There is something naturalistic about the form of sexuality described here. It seems the speaker is quite right to claim that “My diaper has more life in it” (145.11)— Joyce (and Shem—which we will explore in greater detail in later blogs) writes from the dung-heap [the contents of a diaper]—that is, Joyce, in Ulysses and the Wake, explores the waste in human existence, the throwaway moments, and finds these moments teeming with life. This may be the way of the natural world—which, also, uses shit [manure] to aid in the growth of the beautiful, and the necessary—“vegetables,” “buttercups,” “clover,” “fleurting,” “peachest,” “fig”] (145.3-16).
The want of sexual fulfillment takes on a form of an all-encompassing sensation possibly wanting to reach orgasm [“Bite my laughters, drink my tears. Pour into me, volumes, spell me stark and spill me swooning.”] The Issy-like voice wants to be completely consumed by the “Transname” [Tristan or any other interchangeable male]. The voice does not care how she will be remembered in posterity because of the love she feels this moment, the here and now: “I just don’t care what my thwarters think, [Tristan, my] loveliness, now and here me for all times!”] (145.17-21)
Again, though, we are not sure as to whether this is purely a feminine form of desire or if it is an instruction of how a woman would be cultured to feel desire [or possibly Shaun using archetypes to project forms of feminine desires]—after all, her yearnings have been informed by stories: Tristan and Iseult, Snow White, Genesis, and, toward the bottom of the page, now include readings of Shakespeare [“Chickspeer” here as Chick’s view or girl’s friend (145.24)], Bram Stoker’s Dracula [Dracula’s out Brimstoker (145.32-33)], and possibly even The Dead—“to adore me there and then cease to be” (146.01)—like Greta thinking of Michael Furey]. Likewise, toward the end page 146, after what appears as a young girls wish for sexual fulfillment, it may all be a forgery—a long Pigott letter—due to the presence of “hisshitenency” (146.34-35).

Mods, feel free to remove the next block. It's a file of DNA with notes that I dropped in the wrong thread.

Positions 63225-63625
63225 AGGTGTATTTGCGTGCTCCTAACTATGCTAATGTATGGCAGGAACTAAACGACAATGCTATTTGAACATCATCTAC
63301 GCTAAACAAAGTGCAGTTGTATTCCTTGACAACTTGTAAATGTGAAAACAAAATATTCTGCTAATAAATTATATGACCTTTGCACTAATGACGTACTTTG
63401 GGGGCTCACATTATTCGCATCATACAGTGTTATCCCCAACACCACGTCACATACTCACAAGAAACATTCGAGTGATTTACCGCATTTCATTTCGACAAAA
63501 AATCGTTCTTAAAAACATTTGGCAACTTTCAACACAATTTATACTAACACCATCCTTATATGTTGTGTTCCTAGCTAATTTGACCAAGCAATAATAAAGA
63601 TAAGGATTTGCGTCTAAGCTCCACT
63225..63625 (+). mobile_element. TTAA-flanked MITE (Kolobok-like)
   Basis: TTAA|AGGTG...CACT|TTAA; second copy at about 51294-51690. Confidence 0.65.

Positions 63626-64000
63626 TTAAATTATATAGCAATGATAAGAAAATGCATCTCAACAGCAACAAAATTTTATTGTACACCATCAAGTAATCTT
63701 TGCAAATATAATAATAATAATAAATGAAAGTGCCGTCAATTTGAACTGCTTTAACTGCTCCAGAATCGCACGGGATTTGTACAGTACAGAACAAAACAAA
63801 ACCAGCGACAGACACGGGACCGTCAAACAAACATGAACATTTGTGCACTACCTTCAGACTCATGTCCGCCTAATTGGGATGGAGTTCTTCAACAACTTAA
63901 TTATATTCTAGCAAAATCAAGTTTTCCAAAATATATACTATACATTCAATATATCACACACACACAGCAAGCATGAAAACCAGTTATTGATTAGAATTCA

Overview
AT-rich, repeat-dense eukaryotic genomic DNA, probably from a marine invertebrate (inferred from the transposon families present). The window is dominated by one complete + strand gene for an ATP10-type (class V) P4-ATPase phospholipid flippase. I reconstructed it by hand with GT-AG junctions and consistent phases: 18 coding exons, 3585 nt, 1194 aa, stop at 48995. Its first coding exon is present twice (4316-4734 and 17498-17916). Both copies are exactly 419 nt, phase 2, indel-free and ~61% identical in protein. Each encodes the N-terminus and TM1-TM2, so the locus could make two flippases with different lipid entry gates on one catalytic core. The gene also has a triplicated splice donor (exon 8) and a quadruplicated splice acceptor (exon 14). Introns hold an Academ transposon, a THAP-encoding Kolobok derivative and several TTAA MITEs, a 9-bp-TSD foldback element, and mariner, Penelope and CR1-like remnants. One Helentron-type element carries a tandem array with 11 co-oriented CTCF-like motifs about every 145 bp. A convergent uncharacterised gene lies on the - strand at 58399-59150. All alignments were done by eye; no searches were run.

But is the love and desire in this section “moral?”—does the speaker “be leib [believe] in the immoralities?” (145.26). This question being teased out depends on whom one think is talking—Issy or Shaun.
In one regard, this form of all-consuming sexual desire seems to be “holy”—“poestries [poetic, poetry, or positive] from Chickspeer’s with gleechoral music or a jaculation from the garden of the soul.” If the desire is more revered than the poetry of Shakespeare accompanied with gleeful choral music, OR a sudden burst from the soul—it must be something holy—especially considering how orgasm—the male “[e]jaculation” pores the soul of life into an egg—creation from nothing (145.25).
Yet, the speaker also invokes Darwin’s “struggle for life and survival of the fittest,” but complicates “life and fittest,” by rewriting it as “the struggle for love and the sowiveall of the prettiest?” Is “love”—as we are no longer solely concerned with survival for selecting a mate? And are women capable of surviving in non-wive roles—won’t only the pretty be selected as wives? On the contrary, with “Man [is] in Surplus,” women wield greater power to select men as they would “coseries [Groceries] at homes.” The New Free Woman has greater choice, that is to say, in her selection of a mate. After all, Joyce’s novel, Portrait of the Artist, was published serially in the magazine formerly called New Free Woman—Harriot Weaver’s The Egoist. In a way, Weaver takes the role of the empowered “Lady” who can “Pay the Rates,” and not need a man. In a way, it is Weaver who selected Joyce as a commodity to share with women “seeking to improve on myself” by reading New Free Woman / Egoist (146.25-31).